Jason Yeh

Jan 23, 2024

Fundraising

I hate cold outreach, but given the right language and circumstances, it can work. 

There's no magic formula that turns a random email into a qualified fundraising lead. HOWEVER, I've recently discovered the closest thing to it. I'm calling it the 'cold outreach skeleton key' 💀.

Fundraising and Certainty

Fundraising is all about a founder's ability to provide some semblance of certainty to investing in an early-stage startup, which itself is a very uncertain action.

At any stage of investing, from a friends and family round idea on a napkin all the way to IPO, an investor is betting on some version of the future that no one can definitively guarantee. At the pre-stage, it's "Hey, I have this idea. I can build it into a billion-dollar business." At the pre-IPO stage, it's "I have this company that's running and is huge, but I can at least double it in size in the next two years."

Both situations carry a ton of uncertainty. However, when a founder is great at fundraising, they can sprinkle signals into the situation that make the investor feel like the chances of that future happening are greater than not happening.

First Impressions and Warm Introductions

The first impression an investor has of you is crucial. Because of that, I often promote warm introductions being the key to a smooth and successful fundraise.

If you're able to reach an investor via a warm intro, you have the opportunity to capitalize on the credibility of the person introducing you. Or at the very least, you demonstrate to the investor your ability to reach them through a method that offers comfort and requires more effort than a copy-paste email. 

The Cold Challenge

When your initial connection comes from a cold email, all you have is the text within your email or possibly a WhatsApp message to generate some interest from the investor about your opportunity.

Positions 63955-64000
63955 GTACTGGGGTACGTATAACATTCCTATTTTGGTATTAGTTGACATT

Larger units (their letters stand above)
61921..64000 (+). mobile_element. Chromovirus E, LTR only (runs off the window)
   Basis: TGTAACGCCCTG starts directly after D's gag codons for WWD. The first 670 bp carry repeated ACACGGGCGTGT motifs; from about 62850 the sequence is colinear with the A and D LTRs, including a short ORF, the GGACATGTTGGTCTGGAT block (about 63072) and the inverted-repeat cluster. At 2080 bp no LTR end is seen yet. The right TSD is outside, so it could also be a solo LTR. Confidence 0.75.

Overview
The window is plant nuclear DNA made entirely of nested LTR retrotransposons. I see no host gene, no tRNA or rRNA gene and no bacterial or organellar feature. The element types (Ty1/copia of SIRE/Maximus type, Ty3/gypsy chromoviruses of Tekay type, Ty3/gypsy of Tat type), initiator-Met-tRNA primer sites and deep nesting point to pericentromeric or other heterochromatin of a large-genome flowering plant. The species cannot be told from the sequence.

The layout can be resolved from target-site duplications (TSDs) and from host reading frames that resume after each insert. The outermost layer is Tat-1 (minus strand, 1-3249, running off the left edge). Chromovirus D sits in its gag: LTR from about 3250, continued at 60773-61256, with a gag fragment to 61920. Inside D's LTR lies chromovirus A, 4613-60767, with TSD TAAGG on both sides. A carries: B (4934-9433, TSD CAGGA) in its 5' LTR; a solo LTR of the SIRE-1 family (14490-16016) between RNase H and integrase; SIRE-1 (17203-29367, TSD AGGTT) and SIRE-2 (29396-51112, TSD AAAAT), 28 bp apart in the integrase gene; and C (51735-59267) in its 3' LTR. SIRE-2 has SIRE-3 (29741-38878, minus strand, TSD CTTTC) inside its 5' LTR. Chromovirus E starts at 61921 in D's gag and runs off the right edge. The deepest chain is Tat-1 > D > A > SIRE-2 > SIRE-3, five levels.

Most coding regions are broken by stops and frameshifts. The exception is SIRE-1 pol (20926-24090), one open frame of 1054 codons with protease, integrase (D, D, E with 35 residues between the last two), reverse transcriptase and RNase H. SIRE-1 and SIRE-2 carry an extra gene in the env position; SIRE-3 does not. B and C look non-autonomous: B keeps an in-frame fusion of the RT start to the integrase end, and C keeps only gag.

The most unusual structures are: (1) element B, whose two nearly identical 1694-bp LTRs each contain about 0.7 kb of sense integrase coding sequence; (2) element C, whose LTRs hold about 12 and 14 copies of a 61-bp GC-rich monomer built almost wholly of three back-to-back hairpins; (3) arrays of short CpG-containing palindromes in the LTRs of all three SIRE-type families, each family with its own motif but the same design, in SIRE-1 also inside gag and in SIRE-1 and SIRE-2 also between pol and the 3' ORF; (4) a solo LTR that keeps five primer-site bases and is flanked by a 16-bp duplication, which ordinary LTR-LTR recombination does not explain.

You're already behind the eight ball in this endeavor because investors receiving a cold email will inevitably ask themselves, "Why couldn't they reach me via warm introduction? Is it because they/their opportunity isn’t good enough?"

Balancing Warm and Cold Outreach

While I encourage people to focus on warm introductions, I realize that even for founders with extremely strong networks, there will always come a point where the effort to arrange a warm introduction exceeds the downside of resorting to cold outreach.

Usually, this happens when the time needed to set up a warm connection is longer than what you have before you need to launch your fundraise.

In these situations, crafting the best cold outreach you can becomes essential even though there are no guarantees.

The 'Skeleton Key' to Cold Outreach

This skeleton key, in other words something that will unlock any email door, is relatively simple. 

Mutual affiliation 💀🔑

By mutual affiliation, I mean something that you and the investor have in common. Including some form of mutual affiliation in your email has a mind altering effect on minds.

This connection enables the investor to think, "They're just like me. And if they're just like me, they might be worth talking to, investing in, good enough to win."

Some of the stronger mutual connections range from having worked at the same company, worked for the same person, or growing up in the same small town. The investor might think a little more highly of you if you went to the same university, making them more receptive to hearing from you.

But you might be surprised to hear that even affiliations that seem superficial could potentially unlock a conversation with an investor. 

For example, living in the same city or having a shared hobby, such as golfing or surfing.

There are countless scenarios along these lines, but I recommend trying to integrate some aspect of mutual affiliation into your cold outreach. I guarantee it will, at the very least, boost your response rates in your cold outreach. Try this and let me know how it goes.

Takeaways

  1. Cold outreach can be effective if done thoughtfully.

  2. Prioritize warm introductions when possible for smoother investor interactions.

  3. If cold outreach becomes necessary, enhance its effectiveness with the "Skeleton Key" approach—include shared affiliations with the potential investor. This addition can unlock deeper engagements and yield better responses.

  4. Implicitly refer to this "Skeleton Key" in the opening line of your email to grab the reader’s attention.

Be chased,
Jason

The Skeleton Key for Cold Outreach

Jason Yeh

Jan 23, 2024

Fundraising